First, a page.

Which of the following is (2 ½) ÷ (1/2)? a. The big dog weighs 5 times as much as the little dog. 18 b. Do not simplify your final answer.0013 is equal to the following: a. 32 c. 1 ½ d. 1 ¼ b. how many students are in the course? a. The little dog weighs 2/3 as much as the medium sized dog. 2b. zero point one three d. Solve the problem and explain your solution process. giving a teacher-style solution. The number 0. in fractional-rational form). answer.00561616161… as a quotient of two integers (that is.Executive Summary June 2008 contrasting Problems: The mathematics that teachers need to know – and children do not Mathematics questions children should be able to answer – taken from actual college course assessments. How much does the big dog weigh? Solve the problem and explain your solution process. 1a. 1b. If 24 of them are passing. 36 d. Exactly three-fourths of the students in a certain class are passing. 42 Mathematics questions that are closer to hitting the mark for what teachers should be able to answer – taken from actual college course assessments. thirteen ten-thousandths c. The medium dog weighs 9 pounds more than the little dog. one hundredth and three ten-thousandths 2a. 2 ¼ c. thirteen thousandths b. Show step-by-step arithmetic leading to your final. Simplify the fraction (1/2 + 1/3) ÷ (5/12) (1 – ½) (1 – 1/3) (1 – ¼) 3b. Write the number 1. Page 15 . 5 3a.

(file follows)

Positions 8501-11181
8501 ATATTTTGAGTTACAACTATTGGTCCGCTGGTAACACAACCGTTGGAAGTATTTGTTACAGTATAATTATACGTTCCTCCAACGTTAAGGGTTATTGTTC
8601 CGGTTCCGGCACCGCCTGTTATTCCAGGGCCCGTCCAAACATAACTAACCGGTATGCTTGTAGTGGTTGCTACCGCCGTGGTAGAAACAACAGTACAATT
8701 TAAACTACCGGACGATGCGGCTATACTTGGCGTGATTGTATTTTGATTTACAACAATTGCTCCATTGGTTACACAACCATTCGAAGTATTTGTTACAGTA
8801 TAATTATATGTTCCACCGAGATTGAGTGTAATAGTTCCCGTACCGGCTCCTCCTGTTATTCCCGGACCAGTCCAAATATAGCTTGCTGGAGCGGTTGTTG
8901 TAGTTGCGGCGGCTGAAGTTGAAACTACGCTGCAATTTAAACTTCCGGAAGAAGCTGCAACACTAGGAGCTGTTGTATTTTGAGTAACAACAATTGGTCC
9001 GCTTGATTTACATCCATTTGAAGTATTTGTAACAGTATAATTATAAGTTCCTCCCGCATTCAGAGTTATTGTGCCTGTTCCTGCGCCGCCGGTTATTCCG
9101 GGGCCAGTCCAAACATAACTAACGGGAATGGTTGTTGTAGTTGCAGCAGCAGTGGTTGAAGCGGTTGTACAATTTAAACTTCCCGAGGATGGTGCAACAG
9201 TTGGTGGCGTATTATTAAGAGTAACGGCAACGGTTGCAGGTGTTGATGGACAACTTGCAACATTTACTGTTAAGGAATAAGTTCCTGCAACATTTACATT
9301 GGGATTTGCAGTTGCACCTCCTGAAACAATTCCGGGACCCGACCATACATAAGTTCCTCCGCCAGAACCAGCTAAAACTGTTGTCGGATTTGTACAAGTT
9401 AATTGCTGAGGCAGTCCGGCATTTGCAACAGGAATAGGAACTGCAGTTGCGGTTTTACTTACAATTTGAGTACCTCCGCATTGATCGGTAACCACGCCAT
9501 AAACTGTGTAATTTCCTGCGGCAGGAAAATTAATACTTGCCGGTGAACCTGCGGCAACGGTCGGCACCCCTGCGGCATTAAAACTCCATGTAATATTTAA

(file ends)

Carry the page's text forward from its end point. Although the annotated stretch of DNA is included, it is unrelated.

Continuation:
These assessments need to evaluate whether the elementary teacher’s understanding of concepts such as place value or number theory is deep enough for the mathematical demands of the classroom. Page 16 . They should be clearly differentiated from those assessments one might find in an elementary or middle school classroom. and licensure. We also propose initiatives that would build on the 3/1 framework in order to achieve a truly rigorous integration of content and methods instruction. Our recommendations here are addressed to professionals responsible for elementary teacher preparation: professional organizations.Executive Summary June 2008 RECOMMENDATIONS We suspect that in several decades we will look back on the current landscape of the mathematics preparation of elementary teachers and have the benefit of hindsight to realize that some education schools were poised for significant and salutary change. that is. States States must set thresholds for acceptable scores for admission to education schools on standardized achievement tests. and high school exit tests.nctq. The guiding principle in setting these scores should be to ensure that every teacher candidate possesses a competent grasp of high school geometry and second-year high school algebra. program as a jumping-off point for the development of a new generation of tests that will drive more rigorous instruction and ensure that teachers entering the elementary classroom are well prepared mathematically. higher education institutions. course exemption. states. These are the schools that now have the basic “3/1” framework already in place for adequate preparation. The Association of Mathematics Teacher Educators (AMTE) The Association of Mathematics Teacher Educators (AMTE) should organize mathematicians and mathematics educators in a professional initiative and charge them with development of prototype assessments that can be used for course completion. Exit with Expertise: Do Ed Schools Prepare Elementary Teachers to Pass This Test? (an excerpt is on page 5 and the full test is available on our website: www. education schools. college placement tests. We offer a sample test. and textbook publishers. three mathematics courses that teach the elementary mathematics content that a teacher needs to know and one well-aligned mathematics methods course.